(The manuscript first had men “being made for action.”54) Like religious laws of

perfection, contemplative religions are at cross-purposes with man’s and society’s

natural ends. The Mohammedan practice of praying five times daily “forms them for

speculation”; they become “speculative by habit.” A speculative people turns its eyes

away from “all that belongs to this world.” For this reason, in Chapter 12, he insists

that penances should come in the form of works rather than prayers. His fear is clearly

that speculative habits will inevitably lead to political detachment, indifference and

Italics added.
Montesquieu, Oeuvres Completes, Vol. VII, 659.
passivity as opposed to the impatient vigilance necessary for liberal citizens. Clearly,

Montesquieu means his critique of Mohammedanism to extend to elements of

Christianity as well. His argument recalls Machiavelli’s bolder sally in the Discourses.

The Florentine does not hide behind a critique of Islam:

The old religion did not beatify men unless they were full of worldly
glory... Our religion has glorified humble and contemplative men, rather
than men of action. It has assigned as man’s highest good humility,
abnegation and contempt for worldly things, whereas the other identified
it with magnanimity, bodily strength and everything else that tends to
make men very bold... But though it looks as if the world were to
become effeminate… this undoubtedly is due rather to the pusillanimity
of those who have interpreted our religion in terms of l’ozio and not in
terms of virtù.55

Unlike Machiavelli, Montesquieu does not lionize Roman paganism; he prefers the

Stoics’ view that wealth and human greatness were vain things (EL, XXIV.10). To the

extent that Christianity has devalued political glory just as Stoicism had done before it,

Montesquieu has little complaint. But he does follow Machiavelli in lamenting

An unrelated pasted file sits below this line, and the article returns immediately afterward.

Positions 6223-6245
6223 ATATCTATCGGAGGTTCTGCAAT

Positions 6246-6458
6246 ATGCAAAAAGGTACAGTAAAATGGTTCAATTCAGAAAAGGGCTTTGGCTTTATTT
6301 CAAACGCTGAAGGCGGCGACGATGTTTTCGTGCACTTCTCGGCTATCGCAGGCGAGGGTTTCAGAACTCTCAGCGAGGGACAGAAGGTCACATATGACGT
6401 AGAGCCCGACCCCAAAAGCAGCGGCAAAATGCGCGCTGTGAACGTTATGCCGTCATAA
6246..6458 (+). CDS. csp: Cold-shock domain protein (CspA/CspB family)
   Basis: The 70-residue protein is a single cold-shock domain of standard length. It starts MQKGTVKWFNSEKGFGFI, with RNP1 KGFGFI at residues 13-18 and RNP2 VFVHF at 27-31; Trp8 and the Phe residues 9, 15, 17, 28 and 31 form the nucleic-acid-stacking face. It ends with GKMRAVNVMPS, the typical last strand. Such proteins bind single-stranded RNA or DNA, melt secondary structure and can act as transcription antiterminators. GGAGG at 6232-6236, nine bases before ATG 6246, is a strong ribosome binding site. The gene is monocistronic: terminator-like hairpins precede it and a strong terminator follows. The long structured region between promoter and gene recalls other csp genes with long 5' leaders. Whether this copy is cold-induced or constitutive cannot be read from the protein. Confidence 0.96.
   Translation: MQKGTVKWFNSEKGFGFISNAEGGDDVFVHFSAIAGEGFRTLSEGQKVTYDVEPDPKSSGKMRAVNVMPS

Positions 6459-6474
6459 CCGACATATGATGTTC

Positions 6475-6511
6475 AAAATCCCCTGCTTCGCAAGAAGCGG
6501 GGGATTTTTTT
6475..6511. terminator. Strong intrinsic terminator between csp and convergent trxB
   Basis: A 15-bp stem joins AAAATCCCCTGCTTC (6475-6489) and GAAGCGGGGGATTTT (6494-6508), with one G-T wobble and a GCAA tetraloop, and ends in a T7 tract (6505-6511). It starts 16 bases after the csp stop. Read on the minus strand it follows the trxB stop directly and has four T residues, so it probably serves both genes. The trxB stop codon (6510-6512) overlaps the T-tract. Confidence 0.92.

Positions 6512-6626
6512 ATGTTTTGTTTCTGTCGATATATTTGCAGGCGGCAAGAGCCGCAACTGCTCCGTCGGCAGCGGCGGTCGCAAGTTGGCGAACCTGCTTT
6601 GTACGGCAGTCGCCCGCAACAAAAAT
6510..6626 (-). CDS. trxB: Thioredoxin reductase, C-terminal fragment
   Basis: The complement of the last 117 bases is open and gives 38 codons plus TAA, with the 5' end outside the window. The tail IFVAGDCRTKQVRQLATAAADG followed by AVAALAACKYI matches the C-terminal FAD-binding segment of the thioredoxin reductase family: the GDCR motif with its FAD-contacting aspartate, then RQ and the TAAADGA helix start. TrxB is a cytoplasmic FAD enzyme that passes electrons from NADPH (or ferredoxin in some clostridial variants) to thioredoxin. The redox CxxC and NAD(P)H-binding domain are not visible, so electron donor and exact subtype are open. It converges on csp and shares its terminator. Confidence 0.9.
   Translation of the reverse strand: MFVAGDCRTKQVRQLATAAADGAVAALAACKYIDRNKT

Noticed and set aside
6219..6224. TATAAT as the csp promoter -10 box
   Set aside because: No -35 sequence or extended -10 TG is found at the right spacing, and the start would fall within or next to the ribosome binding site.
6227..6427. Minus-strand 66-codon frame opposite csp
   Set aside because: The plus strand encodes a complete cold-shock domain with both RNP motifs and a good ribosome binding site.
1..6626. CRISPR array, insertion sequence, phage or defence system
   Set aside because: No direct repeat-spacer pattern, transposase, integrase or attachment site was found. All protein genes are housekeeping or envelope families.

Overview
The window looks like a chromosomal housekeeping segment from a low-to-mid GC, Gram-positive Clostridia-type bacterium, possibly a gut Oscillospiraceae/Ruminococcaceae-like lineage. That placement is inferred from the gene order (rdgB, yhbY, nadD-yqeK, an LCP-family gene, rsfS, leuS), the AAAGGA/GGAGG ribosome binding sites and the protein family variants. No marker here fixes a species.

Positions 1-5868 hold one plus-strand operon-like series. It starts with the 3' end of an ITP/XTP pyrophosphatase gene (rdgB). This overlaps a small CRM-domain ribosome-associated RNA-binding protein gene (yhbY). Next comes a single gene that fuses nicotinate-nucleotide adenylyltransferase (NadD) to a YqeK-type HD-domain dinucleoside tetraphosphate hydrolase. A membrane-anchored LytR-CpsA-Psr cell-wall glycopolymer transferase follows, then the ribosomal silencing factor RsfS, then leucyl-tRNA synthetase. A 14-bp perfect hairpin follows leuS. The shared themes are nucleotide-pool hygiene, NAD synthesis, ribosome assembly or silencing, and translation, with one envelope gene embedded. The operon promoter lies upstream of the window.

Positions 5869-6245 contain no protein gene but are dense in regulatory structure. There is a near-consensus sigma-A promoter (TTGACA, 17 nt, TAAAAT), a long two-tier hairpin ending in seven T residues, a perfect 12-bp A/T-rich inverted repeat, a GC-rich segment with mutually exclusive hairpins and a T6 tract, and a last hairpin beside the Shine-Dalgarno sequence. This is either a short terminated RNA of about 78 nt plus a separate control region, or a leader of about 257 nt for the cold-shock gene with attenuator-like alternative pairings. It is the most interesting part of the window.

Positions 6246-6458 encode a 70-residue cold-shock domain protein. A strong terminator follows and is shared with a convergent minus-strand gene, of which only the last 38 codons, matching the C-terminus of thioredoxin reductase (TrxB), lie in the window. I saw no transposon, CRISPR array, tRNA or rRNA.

Christianity’s tendency to trade action for political detachment, passivity, or l’ozio.

“The political good…is always found between two limits (EL, XXIX.1).” If ancient

paganism suffered from one excess, Christianity suffers from the other. Montesquieu’s

aim is not a revival of pagan virtú but rather the cultivation of a moderate orientation

toward action within the Christian world that preserves the gentleness engendered by

Machiavelli, Discourses, II.2.
the best Christian mores.56 Religious dogmas and practices must form neither

conquerors nor slaves but men who are impatient of incursions upon their life, liberty

and property and will act to defend the same.57

In contradistinction to the statecraft of men like Richelieu and Mazarin,

Montesquieu’s reflections on religion and political utility are not guided by simple

considerations of the “safety of the state.” While stability is part of the calculus, I have

argued that his understanding of political utility is bound up with his commitment to

free and moderate government. He does not write as a raison d’état theorist in his

books on religion any more than in others sections of The Spirit of the Laws. This is

particularly important to notice as we turn to his final measure of a religion’s utility: the

religion’s power as a source of moral restraint. Just as his opposition to overly

contemplative religious inclinations and excessively demanding religious rules stems

from his concern with supporting liberal constitutional government, so also his interest